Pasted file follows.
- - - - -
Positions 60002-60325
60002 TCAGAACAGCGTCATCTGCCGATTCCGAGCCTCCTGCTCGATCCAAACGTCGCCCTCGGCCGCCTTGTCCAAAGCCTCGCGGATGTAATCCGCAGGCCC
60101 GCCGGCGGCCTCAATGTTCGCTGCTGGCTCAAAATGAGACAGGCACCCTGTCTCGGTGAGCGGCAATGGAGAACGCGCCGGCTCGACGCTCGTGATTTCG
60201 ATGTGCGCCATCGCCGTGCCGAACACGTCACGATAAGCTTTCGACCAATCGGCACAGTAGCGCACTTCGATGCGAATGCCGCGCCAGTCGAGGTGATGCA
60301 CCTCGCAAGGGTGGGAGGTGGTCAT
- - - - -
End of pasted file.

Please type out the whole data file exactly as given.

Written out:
Positions 60002-60325
60002 TCAGAACAGCGTCATCTGCCGATTCCGAGCCTCCTGCTCGATCCAAACGTCGCCCTCGGCCGCCTTGTCCAAAGCCTCGCGGATGTAATCCGCAGGCCC
60101 GCCGGCGGCCTCAATGTTCGCTGCTGGCTCAAAATGAGACAGGCACCCTGTCTCGGTGAGCGGCAATGGAGAACGCGCCGGCTCGACGCTCGTGATTTCG
60201 ATGTGCGCCATCGCCGTGCCGAACACGTCACGATAAGCTTTCGACCAATCGGCACAGTAGCGCACTTCGATGCGAATGCCGCGCCAGTCGAGGTGATGCA
60301 CCTCGCAAGGGTGGGAGGTGGTCAT